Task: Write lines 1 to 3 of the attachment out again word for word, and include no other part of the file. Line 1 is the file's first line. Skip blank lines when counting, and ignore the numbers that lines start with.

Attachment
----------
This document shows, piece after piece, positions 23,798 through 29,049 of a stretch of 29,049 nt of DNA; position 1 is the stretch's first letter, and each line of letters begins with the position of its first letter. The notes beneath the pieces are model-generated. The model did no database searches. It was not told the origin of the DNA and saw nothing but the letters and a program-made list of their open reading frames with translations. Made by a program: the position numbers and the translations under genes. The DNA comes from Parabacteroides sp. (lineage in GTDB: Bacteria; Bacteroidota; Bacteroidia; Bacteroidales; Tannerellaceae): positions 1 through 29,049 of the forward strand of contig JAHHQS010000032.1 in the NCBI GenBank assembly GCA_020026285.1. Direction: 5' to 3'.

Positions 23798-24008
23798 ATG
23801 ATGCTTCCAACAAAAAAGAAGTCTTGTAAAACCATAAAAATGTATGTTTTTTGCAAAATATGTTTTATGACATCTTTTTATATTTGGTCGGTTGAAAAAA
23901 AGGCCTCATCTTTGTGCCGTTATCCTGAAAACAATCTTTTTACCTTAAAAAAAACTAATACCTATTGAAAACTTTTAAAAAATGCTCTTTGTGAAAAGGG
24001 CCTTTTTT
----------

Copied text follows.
This document shows, piece after piece, positions 23,798 through 29,049 of a stretch of 29,049 nt of DNA; position 1 is the stretch's first letter, and each line of letters begins with the position of its first letter. The notes beneath the pieces are model-generated. The model did no database searches. It was not told the origin of the DNA and saw nothing but the letters and a program-made list of their open reading frames with translations. Made by a program: the position numbers and the translations under genes. The DNA comes from Parabacteroides sp. (lineage in GTDB: Bacteria; Bacteroidota; Bacteroidia; Bacteroidales; Tannerellaceae): positions 1 through 29,049 of the forward strand of contig JAHHQS010000032.1 in the NCBI GenBank assembly GCA_020026285.1. Direction: 5' to 3'.

Positions 23798-24008
23798 ATG